Awards and accolades for CAHNR

Lawrence Armstrong
Dr. Armstrong receives his ACSM Citation Award from immediate past president, Dr. Walt Thompson.

Department of Kinesiology Professor Lawrence Armstrong received The American College of Sports Medicine’s (ACSM) 2018 Citation Award for his contributions to sports medicine and the exercise sciences. “Citation award winners are selected for their outstanding performance in the areas of research and scholarship, clinical care, administrative services or educational services,” said ACSM President Kathryn Schmitz. We are happy to recognize Dr. Armstrong’s outstanding accomplishments.”

In its press release, the ASCM cited Armstrong’s national and international human performance accomplishments that contributed to the health of endurance athletes, warfighters and laborers. In addition, it highlighted his application of research in the areas of hydration, thermal regulation, physiological and perceptual responses, exertional heat illnesses and performance outcomes in extreme environments.

Armstrong is also the director of the Human Performance Laboratory within kinesiology. The citation is one of seven given this year.

By Patsy Evans

CAHNR in the news

newspaper readersUConn Today highlighted the collaboration of Associate Professor in Residence Syma Ebbin with other UConn faculty members in the creation of a Blue Heritage Trail. Ebbin, who is part of agricultural and resource economics, will work in showcasing the role of some of Connecticut’s maritime activities and sites currently and historically.

National Public Radio quoted Department of Kinesiology Assistant Professor in Residence Susan Sullivan Glenney about measures that prevent falls from becoming fatal. The CDC reports that death from falls is on the rise in the elderly.

Reuters described a European research study of work stress among men.  Department of Allied Health Sciences Professor Pouran Faghri, who was not part of the research, said, “The consequence of chronic stress on the body is the same for both men and women.” Continue reading

Meet graduate student Thomas Krumel

Thomas Krumel
Thomas Krumel

Thomas Krumel is a Ph.D. candidate in the Department of Agricultural and Resource Economics (ARE). His current research examines the community impacts of immigrants employed in the meatpacking industry. He is also involved with UConn’s Leadership Learning Community, serving as an instructor to students in the program. Once he completes his degree, he’d like to continue teaching and conducting research. Here is what he said in an interview.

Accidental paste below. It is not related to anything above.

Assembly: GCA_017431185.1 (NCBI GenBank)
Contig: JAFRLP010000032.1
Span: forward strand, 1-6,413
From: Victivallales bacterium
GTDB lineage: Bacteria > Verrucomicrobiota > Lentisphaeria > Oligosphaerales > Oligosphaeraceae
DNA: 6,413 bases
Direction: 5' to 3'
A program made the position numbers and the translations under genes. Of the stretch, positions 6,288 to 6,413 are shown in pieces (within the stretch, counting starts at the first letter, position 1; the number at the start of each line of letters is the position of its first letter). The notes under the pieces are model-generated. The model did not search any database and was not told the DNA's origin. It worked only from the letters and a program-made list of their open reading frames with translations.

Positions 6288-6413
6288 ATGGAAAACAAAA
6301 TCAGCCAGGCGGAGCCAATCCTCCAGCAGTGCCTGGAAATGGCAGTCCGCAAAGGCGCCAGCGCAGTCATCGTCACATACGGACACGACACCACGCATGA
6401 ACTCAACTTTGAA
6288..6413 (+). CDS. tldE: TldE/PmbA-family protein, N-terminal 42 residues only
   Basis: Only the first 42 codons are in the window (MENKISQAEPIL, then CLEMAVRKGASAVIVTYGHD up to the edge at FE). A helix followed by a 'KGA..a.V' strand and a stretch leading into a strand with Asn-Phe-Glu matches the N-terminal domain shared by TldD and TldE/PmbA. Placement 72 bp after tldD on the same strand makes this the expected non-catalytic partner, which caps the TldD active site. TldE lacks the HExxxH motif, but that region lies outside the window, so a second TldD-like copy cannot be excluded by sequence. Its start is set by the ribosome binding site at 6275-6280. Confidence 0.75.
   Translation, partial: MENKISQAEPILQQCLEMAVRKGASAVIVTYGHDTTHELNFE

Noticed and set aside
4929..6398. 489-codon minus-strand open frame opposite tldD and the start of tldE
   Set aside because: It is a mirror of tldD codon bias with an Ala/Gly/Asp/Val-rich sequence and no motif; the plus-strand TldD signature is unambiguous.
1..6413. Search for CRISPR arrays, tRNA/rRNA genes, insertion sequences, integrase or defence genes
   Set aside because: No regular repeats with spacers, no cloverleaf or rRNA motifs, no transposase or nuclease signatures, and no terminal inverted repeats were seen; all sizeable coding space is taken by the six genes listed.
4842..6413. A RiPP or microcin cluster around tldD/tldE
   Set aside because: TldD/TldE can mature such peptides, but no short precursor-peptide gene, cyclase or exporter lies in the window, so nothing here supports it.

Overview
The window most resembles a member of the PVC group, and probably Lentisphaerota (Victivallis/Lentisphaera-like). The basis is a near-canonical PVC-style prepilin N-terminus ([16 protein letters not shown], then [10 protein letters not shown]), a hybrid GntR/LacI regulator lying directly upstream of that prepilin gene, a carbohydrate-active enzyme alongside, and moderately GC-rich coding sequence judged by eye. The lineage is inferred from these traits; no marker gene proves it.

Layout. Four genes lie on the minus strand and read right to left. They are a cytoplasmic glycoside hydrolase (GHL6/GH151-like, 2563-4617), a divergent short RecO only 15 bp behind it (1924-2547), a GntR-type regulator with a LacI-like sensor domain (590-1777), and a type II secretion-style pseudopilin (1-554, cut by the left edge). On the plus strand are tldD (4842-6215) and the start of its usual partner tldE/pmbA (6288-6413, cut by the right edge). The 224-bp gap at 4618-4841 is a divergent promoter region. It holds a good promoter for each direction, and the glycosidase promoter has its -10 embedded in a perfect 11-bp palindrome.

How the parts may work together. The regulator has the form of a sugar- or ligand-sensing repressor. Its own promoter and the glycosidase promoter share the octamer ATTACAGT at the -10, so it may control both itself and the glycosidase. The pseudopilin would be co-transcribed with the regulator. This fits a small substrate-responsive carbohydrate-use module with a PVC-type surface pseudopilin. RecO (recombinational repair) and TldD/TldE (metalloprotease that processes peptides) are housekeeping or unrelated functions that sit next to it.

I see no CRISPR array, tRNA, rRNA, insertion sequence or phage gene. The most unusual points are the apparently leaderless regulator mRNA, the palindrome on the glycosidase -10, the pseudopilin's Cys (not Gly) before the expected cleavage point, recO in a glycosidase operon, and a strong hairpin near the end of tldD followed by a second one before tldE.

Where did you study as an undergraduate?

I graduated from Mount Union College (MUC) in Alliance, Ohio. I was in the last graduating class from good ole MUC. The College changed their name to the University of Mount Union the following year.

What was your major?

I majored in international studies with a concentration in international relations.

Why did you decide to go to graduate school?

I decided to get my masters in economics from the University of Akron after interning for a member of Congress during my senior year. I noticed no one on the staff had a degree in economics. While I was at Akron, I realized that I enjoyed research and teaching more than politics, so I decided to continue on to get my Ph.D. as well. I also have a masters in GIS [geographic information systems] from the University of Minnesota. Continue reading

CIPWG symposium gathers experts, volunteers to tackle invasive plants

Donna Ellis welcoming attendees at the 2016 CIPWG symposium
Donna Ellis welcoming attendees at the 2016 CIPWG symposium.

Invasive plants are a major threat to Connecticut’s environment and economy. They disrupt ecosystems and wildlife habitat as they overtake native plant species, leading to a loss of biodiversity, human health risks and negative economic impacts for landowners and land managers, communities and commercial industries.

The biennial symposium of the Connecticut Invasive Plant Working Group (CIPWG) will bring hundreds of people to the UConn Student Union in Storrs on October 4 to share the latest information on invasive plant identification and management strategies and promote the sowing of native and non-invasive alternatives to combat this growing problem.

Nationally, invasive plants cost well over $100 billion a year in damage and associated control efforts. Connecticut and its towns have faced budget cuts that have reduced the means for fighting invasive species.

CIPWG’s ninth symposium is entitled “Invasive Plants in Uncertain Times: Achieving More with Less.”

“For many people, resources are limited, whether that means time, money, training, labor or equipment,” says Donna Ellis, co-founder and co-chair of CIPWG and a senior extension educator in the Department of Plant Science and Landscape Architecture (PSLA). “This year’s theme encourages collaboration to overcome the obstacles of insufficient resources.” Continue reading